Woodland Hills homeowners Tuesday signed a peace treaty with officials of the film industry's hospital and retirement complex, ending a dispute over a $40-million expansion project.
Officials of the Motion Picture and Television Country House and Hospital promised to redesign parts of their Mulholland Drive project to buffer it from nearby homeowners.
In return, the Woodland Hills Homeowners Organization dropped an appeal it filed two months ago after a Los Angeles zoning administrator granted a variance and a conditional-use permit for the construction.
Both sides declared themselves winners after the city Board of Zoning Appeals accepted a signed pact attesting to their satisfaction with the compromise.
"This is going to make this project much less intrusive to the community," said Paul Kahn, a representative of the homeowners group.
"This proves we're an asset to the community and will continue to be," said John King, director of planning for the motion picture home.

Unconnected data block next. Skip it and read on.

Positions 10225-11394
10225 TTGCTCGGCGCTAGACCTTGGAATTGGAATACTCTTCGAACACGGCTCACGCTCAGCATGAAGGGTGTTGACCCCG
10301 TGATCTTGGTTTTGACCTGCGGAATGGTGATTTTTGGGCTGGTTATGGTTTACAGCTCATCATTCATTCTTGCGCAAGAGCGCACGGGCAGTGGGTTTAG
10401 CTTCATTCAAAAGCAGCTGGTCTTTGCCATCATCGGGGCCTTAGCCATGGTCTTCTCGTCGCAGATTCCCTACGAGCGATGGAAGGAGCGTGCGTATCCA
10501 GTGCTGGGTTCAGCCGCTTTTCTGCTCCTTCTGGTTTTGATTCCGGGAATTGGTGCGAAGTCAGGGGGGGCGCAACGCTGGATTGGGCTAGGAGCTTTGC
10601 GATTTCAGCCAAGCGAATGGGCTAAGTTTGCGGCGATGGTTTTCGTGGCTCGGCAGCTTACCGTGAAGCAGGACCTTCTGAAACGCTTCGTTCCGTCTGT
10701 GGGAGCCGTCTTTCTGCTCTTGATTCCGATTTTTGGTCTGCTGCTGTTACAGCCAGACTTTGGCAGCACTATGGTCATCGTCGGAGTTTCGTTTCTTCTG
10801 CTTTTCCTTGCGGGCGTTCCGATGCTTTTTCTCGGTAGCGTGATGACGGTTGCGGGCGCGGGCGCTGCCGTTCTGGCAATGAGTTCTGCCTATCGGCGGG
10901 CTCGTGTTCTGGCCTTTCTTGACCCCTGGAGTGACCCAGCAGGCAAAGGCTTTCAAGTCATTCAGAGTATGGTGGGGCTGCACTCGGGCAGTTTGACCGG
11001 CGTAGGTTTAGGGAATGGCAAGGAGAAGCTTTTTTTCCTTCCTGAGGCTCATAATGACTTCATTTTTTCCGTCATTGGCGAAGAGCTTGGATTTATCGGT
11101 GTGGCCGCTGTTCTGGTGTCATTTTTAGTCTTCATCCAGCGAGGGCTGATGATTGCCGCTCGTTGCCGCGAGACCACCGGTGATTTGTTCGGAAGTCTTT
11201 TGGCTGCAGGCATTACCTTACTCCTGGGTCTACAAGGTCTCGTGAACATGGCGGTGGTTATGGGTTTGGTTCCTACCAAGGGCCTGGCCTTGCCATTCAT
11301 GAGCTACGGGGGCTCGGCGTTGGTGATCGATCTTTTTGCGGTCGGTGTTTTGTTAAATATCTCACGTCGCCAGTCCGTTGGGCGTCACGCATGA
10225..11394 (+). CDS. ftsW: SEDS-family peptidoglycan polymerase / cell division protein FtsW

The dispute began at an Aug. 25 zoning hearing, when Woodland Hills residents complained that the development was not in harmony with their adjoining $300,000 homes.
Parking Lot Moved
Under the new plans, a proposed driveway and a parking lot will be relocated from the southern end of the 37-acre site, which borders the single-family neighborhood.
Project planners also will scale down four proposed retirement cottages close to the homes, limiting them to one story and two units. Heavy landscaping or a wall will be installed around the edge of the retirement-home property to screen the new buildings from nearby residences.
Officials of the entertainment industry retirement home also agreed to return to city zoning officials every five years for a review of expansion, which is expected to take at least 10 years.
The finished project will more than triple the size of the complex, which is supported by the Hollywood film industry for people who are at least 65 years old and have worked in motion pictures or television 20 years or more.
Officials of the Motion Picture and Television Fund, which operates the home, said the project is needed to handle a growing waiting list of entertainment-industry retirees.
The development will about double the size of the hospital, to 259 beds, raise the capacity of the residential lodge from 70 to 357 and increase the apartments from 54 to 184.
Kahn said the redesign means that the project will be built "without having the appearance of a row of apartment houses."